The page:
In an English/language arts classroom in Iowa, 10th graders are analyzing the rhetoric in books about computer geeks, fast food, teenage marketing, the working poor, chocolate-making, and diamond-mining.
Their teacher, Sarah Brown Wessling, let them choose books about those real-world topics as part of a unit on truth. Students are dissecting the sources, statistics, and anecdotes the authors use to make their arguments in books like Branded by Alissa Quart and Nickel and Dimed by Barbara Ehrenreich. An earlier unit in the class at Johnston High School, in a Des Moines suburb, focused on film documentaries.
The units mark a heftier emphasis on nonfiction for Ms. Wessling. What she is doing reflects an intensifying focus for teachers across the country: how to develop students’ skills at reading and understanding informational texts.
Teachers are rebalancing their fiction-and-nonfiction scales because the Common Core State Standards in English/language arts demand it. Since all but four states have adopted those guidelines, millions of teachers are now faced with the challenge of revising materials and instruction accordingly.
“Often, our nod to nonfiction is the autobiography or true-story version of something,” said Ms. Wessling, who was the 2010 National Teacher of the Year. “But there’s a real gap in other kinds of nonfiction. Students absolutely understand how to read a piece of fiction with a beginning, middle, and end. But that’s not how you read things like Nickel and Dimed. It’s a much slower process.
“I’m relying on different kinds of strategies and a lot more explicit teaching,” she said. “We spend a lot of time talking about attributes of nonfiction, like how to read an interview. Or how to tell the difference between fact and opinion.”
As states and districts press more deeply into informational text, however, some experts are cautioning them to maintain a proper balance with fiction.
“While we think the emphasis on informational text is a useful idea, our concern is that it could move from being an emphasis to a sole approach,” Richard M. Long, the director of governmental relations for the International Reading Association, said in an email. “Using fiction has many positive and useful values, and it shouldn’t be lost or pushed so far to the sidelines that it disappears.”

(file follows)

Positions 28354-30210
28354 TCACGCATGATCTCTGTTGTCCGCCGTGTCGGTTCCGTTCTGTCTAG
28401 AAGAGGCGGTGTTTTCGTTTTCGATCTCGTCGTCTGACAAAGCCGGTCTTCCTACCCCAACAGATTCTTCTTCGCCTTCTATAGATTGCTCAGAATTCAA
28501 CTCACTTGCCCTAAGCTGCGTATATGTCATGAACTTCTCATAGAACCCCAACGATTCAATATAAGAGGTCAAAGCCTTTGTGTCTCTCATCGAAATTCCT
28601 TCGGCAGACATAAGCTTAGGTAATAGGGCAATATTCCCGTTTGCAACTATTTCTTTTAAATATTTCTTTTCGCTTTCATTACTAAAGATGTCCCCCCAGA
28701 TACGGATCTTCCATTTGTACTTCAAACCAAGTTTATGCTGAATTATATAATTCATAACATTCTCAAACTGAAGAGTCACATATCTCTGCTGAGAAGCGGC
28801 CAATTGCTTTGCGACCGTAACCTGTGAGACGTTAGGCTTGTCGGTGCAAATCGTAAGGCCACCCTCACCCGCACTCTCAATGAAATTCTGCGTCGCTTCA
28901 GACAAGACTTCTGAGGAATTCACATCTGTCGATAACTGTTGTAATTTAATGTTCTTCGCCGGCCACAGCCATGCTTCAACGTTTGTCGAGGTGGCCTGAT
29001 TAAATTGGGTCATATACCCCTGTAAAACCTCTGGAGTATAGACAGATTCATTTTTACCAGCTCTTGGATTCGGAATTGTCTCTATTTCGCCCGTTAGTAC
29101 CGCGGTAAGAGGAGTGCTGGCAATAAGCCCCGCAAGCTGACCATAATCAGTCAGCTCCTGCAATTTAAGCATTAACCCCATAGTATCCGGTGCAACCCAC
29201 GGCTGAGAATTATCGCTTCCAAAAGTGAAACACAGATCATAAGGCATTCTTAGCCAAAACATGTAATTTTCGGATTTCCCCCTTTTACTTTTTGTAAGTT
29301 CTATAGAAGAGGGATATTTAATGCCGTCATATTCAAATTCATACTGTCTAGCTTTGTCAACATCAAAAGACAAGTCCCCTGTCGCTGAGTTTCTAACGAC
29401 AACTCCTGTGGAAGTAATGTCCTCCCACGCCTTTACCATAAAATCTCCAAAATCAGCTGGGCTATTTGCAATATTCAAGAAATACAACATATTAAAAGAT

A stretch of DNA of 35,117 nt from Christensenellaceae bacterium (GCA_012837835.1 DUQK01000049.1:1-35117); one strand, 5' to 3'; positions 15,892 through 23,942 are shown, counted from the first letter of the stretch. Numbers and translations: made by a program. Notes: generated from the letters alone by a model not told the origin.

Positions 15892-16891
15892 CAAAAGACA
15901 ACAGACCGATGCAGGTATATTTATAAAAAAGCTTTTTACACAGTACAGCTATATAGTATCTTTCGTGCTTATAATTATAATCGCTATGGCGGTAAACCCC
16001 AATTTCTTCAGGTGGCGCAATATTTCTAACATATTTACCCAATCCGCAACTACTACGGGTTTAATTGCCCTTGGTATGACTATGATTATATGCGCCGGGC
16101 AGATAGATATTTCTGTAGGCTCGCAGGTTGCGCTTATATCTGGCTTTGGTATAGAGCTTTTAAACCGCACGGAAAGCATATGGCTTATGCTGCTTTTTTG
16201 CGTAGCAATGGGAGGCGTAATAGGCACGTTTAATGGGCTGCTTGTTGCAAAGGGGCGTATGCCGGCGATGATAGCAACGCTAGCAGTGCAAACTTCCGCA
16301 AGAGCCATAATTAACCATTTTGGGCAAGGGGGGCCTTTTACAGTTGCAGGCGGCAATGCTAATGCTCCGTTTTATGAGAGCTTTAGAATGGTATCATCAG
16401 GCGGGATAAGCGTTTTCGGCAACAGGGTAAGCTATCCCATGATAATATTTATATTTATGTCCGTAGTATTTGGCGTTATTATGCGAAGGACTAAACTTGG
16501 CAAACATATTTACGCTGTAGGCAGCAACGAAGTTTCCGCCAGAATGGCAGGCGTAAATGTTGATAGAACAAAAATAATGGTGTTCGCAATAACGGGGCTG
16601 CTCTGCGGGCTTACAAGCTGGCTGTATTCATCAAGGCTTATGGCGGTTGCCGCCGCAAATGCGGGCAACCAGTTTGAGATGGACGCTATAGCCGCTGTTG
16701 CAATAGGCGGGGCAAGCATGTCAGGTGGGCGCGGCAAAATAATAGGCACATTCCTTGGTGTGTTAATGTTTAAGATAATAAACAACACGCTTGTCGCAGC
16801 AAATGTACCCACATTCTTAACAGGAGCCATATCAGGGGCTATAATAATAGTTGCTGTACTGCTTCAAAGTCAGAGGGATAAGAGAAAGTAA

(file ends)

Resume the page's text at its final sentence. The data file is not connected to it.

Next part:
Sarah Brown Wessling uses these nonfiction books, among others, in her 10th grade English/language arts classroom in Johnston, Iowa, to reflect the Common Core State Standards’ emphasis on informational text.
Every state and district official interviewed for this story hastened to note, without being asked, that fiction would maintain a central position in the curriculum.
Addressing a Need
The common standards’ emphasis on informational text arose in part from research suggesting that employers and college instructors found students weak at comprehending technical manuals, scientific and historical journals, and other texts pivotal to their work in those arenas.
Influencing the standards, also, were the frameworks for the National Assessment of Educational Progress in reading, which reflect an increasing emphasis on informational texts as students get older. They draw equally from informational and literary passages at the 4th grade level. But by 8th grade, the tilt toward informational reading reaches 55 percent, and by 12th grade, it’s 70 percent.
The common core’s vision of informational text includes literary nonfiction, as well as historical documents, scientific journals and technical manuals, biographies and autobiographies, essays, speeches, and information displayed in charts, graphs, or maps, digitally or in print. Helping students tackle complex examples of such genres across the disciplines—from English to engineering—bolsters them for work and higher education by building foundational knowledge, vocabulary, and literacy strategies, common-core advocates contend.
Many states and districts are responding to the new emphasis on nonfiction with new materials and training.